9. 9. When You May Discipline an Employee or Refuse toHire Someone Based on The Information Gleaned From Social Networking Sites (cont’d.) Discipline  Federal Trade Commission Guidelines – December 2009 guideline creating liability for companies whose employees endorse or give testimonials about the employer’s products on social media sites without disclosure.  Defamation of Co-Workers and Others  Trade Libel of Employers and Competitors  Lanham Act - liability for “false advertising false advertising”  Sarbanes-Oxley Act, OSHA & California Labor Code Sections 1102.5-1102.8 - protect whistleblowing employees l 9
  10. 10. Off Duty Conduct – Can C an Employee B Disciplined? E l Be Di i li d? Blogging  Private-sector employees do not have a constitutional right to free speech.  Under what situations can an employer discipline an employee for writing details about his or her employment in a blog? What if your employee is revealing trade secret or confidential information otherwise unknown to the public? Keep in mind also the California Labor Code provisions with respect to discussing wages, the terms and conditions of employment, working conditions, politics and whistleblowing. l ki di i li i d hi l bl i Drug Testing Moonlighting 10
  11. 11. Off Duty Conduct – Can an Employee Be Disciplined? (cont’d.) Arrests and Convictions –How does the crime affects the employee’s ability to do his or her job? It is possible this employee could claim he or she was a victim of disparate impact p y p p discrimination? Engaging in Political Protests Fraternization with Subordinates – Such policies may be illegal. Smoking – California Labor Code 6404.5 requires employers to ban smoking in the workplace. g p 11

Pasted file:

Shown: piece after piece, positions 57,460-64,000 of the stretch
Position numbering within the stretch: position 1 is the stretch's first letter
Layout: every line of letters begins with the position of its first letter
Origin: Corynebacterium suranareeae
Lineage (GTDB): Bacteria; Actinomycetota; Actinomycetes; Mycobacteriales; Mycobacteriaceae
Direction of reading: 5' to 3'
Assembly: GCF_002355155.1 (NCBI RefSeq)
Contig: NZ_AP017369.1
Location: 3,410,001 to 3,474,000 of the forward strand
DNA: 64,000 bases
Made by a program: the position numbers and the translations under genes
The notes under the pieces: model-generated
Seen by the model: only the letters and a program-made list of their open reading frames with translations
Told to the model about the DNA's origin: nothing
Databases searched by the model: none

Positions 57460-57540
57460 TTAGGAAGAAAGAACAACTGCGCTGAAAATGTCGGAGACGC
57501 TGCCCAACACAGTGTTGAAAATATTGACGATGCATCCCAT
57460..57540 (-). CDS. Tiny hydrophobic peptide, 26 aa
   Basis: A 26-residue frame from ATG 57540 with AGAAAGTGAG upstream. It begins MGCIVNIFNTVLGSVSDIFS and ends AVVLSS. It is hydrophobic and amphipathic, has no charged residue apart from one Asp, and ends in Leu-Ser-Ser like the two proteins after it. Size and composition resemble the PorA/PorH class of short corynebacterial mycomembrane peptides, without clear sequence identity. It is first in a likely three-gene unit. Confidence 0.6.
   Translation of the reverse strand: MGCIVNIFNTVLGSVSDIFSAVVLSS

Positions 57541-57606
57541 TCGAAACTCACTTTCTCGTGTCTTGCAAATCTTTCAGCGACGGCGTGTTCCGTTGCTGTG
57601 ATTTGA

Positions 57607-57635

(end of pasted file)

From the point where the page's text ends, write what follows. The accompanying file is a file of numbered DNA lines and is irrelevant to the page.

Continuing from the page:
12. 12. The Essential Language to Include in Your Social M di P li S i l Media Policy Decide where your Company stands on issues first. Social Media Policy  Reasonable Personal Use – IBM’s Approach – Don’t forget about your day job d j b  All other company policies must be followed  Don’t overdo it Blogging  Not be done during working hours or using company resources.  Not permitted to disclose confidential company information  Treat others respectfully Confidential Information 12